Van Dyke protest

Demonstrators gather in front of the federal courthouse in Chicago on February 3, 2022 to protest the release of former police officer Jason Van Dyke, who served just over three years in prison for murdering Laquan McDonald. (Photo: Scott Olson/Getty Images)

Family Vows to 'Keep Fighting' for Federal Charges Against Cop Who Killed Laquan McDonald

"We are calling on U.S. Attorney General Merrick Garland and the U.S. Department of Justice to step up and properly charge Jason Van Dyke."

Relatives of Laquan McDonald and activists in Chicago made clear Thursday that they will continue to fight for federal civil rights charges against Jason Van Dyke, who murdered the Black teenager while working as a police officer.

"This is not--and should not be--how the justice system works."

McDonald's family and supporters held a press conference at the city's Federal Plaza in response to an announcement from the local U.S. attorney's office earlier this week that Van Dyke--who is white and was released early from prison in February--will not face any federal charges for the October 2014 murder.

"Monday's announcement from U.S. Attorney John Lausch is simply unacceptable," the family and activists said in a statement. "We wholeheartedly disagree with U.S. Attorney Lausch and his rationale for declining to bring federal charges against Jason Van Dyke. This isn't justice--and furthermore, it's certainly not what Laquan's family wanted."

As Common Dreams reported, Lausch's office claimed its decision "is consistent with Department of Justice policy and was made in consultation with Mr. McDonald's family," which led to speculation that the U.S. attorney had spoken with McDonald's great-uncle, the Rev. Marvin Hunter, who said in February that he thought Van Dyke should have received a longer sentence but did not want him charged in federal court.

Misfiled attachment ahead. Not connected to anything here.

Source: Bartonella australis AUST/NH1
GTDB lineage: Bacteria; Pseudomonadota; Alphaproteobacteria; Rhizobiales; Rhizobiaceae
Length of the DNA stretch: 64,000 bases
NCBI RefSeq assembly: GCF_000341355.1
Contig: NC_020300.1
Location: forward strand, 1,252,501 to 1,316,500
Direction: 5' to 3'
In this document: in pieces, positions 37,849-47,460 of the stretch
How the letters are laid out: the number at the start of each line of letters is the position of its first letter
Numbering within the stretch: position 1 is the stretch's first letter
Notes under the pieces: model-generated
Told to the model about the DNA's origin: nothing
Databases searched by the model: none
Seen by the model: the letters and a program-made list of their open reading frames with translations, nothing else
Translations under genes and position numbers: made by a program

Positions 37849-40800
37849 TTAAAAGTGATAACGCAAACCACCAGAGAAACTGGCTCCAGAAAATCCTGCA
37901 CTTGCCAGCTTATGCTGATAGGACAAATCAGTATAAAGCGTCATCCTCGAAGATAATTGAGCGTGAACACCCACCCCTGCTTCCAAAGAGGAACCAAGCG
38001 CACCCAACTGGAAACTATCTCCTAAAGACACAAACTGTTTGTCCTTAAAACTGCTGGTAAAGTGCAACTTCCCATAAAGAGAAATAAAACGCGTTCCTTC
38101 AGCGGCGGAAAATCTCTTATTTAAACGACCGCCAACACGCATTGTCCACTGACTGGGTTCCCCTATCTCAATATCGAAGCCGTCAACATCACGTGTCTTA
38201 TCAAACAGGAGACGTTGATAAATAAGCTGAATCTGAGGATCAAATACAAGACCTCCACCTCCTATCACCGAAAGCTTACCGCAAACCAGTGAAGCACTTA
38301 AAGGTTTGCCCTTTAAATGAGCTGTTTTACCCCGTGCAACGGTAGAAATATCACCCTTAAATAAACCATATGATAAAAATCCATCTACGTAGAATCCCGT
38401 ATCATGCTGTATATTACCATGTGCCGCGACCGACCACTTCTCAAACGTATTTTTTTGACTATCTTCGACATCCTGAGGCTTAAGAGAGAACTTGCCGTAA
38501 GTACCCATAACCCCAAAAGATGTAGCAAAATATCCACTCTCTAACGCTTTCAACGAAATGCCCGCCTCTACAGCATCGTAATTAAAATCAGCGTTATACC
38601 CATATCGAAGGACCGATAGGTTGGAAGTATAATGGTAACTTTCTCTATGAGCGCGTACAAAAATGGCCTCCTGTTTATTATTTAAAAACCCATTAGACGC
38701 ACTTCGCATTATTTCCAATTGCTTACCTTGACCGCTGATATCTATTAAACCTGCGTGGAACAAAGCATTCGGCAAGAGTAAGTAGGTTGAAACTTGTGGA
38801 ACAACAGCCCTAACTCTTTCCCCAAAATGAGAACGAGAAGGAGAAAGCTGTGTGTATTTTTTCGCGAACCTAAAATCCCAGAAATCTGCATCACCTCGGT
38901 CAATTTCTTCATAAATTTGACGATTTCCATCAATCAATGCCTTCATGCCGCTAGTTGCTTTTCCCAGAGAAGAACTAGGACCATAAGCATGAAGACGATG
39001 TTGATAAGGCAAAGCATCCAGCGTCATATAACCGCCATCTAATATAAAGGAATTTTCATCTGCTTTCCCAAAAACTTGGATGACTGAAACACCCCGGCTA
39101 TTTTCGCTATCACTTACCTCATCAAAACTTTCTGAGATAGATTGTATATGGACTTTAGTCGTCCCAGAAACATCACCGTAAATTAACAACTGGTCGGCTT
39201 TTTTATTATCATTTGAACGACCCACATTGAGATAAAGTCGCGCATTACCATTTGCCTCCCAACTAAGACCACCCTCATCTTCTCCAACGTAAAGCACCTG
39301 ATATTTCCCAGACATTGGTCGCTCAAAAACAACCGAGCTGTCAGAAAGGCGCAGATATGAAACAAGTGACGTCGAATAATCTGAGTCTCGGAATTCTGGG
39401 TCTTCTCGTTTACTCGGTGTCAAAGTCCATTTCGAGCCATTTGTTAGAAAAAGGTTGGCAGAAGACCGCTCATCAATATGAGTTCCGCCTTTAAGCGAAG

The statement from the family and activists continued:

We want to be clear that Rev. Marvin Hunter does not speak on behalf of Laquan's family. Rev. Hunter has no blood relation to Laquan or the McDonald family; he is not a spokesperson for the family. For U.S. Attorney Lausch to cite Rev. Hunter's wishes when announcing his decision to not charge Jason Van Dyke is wrong. This is not--and should not be--how the justice system works.

The facts of this case are simple and clear: Jason Van Dyke violated Laquan McDonald's civil rights when he shot 16 bullets into his body. Van Dyke was then convicted of second-degree murder and 16 counts of aggravated battery with a firearm. Just as Derek Chauvin did two states away--and pled guilty to when he murdered George Floyd--Jason Van Dyke violated Laquan's civil rights. So, what makes this case different? The only answer we can think of is a U.S. attorney refusing to do his job.

Still, the fight does not end here. One bad decision from U.S. Attorney John Lausch does not change our demand for accountability. That still holds--and we'll keep fighting for it. The buck does not stop here. We are calling on U.S. Attorney General Merrick Garland and the U.S. Department of Justice to step up and properly charge Jason Van Dyke.

McDonald's grandmother, Tracey Hunter, said in a statement Thursday that "every time it seems like we've taken a step forward, we get pushed two steps back."

"I have to live with this for the rest of my life," she added. "My first-born grandson was a typical Black kid, and he deserves justice the same way a billionaire's son would."

Block Club Chicagoreported that during the press conference, the 55-year-old expressed anger that she and the victim's mother were not contacted by Lausch's office about the decision, explaining that "nobody called my house but the newspapers and the TV people, and that's how I found out."

"I want justice. I want justice for my grandson, and I want justice now," she declared at Federal Plaza, according to the Chicago Tribune. "I want federal charges. John Lausch, if you're not going to do your job, you need to step down."

Kina Collins, a gun violence prevention activist who is running as a Democrat for Illinois' 7th Congressional District, also took aim at the U.S. attorney on Thursday.

"I want to be very clear to U.S. Attorney John Lausch: Do your job," said Collins. "When a police officer pumps 16 bullets into the body of a child, you have an obligation to press federal charges. The entire system failed Laquan McDonald. We have to hold the powers that be accountable, because our civil rights do not stop at a prosecutor's office door."

Our work is licensed under Creative Commons (CC BY-NC-ND 3.0). Feel free to republish and share widely.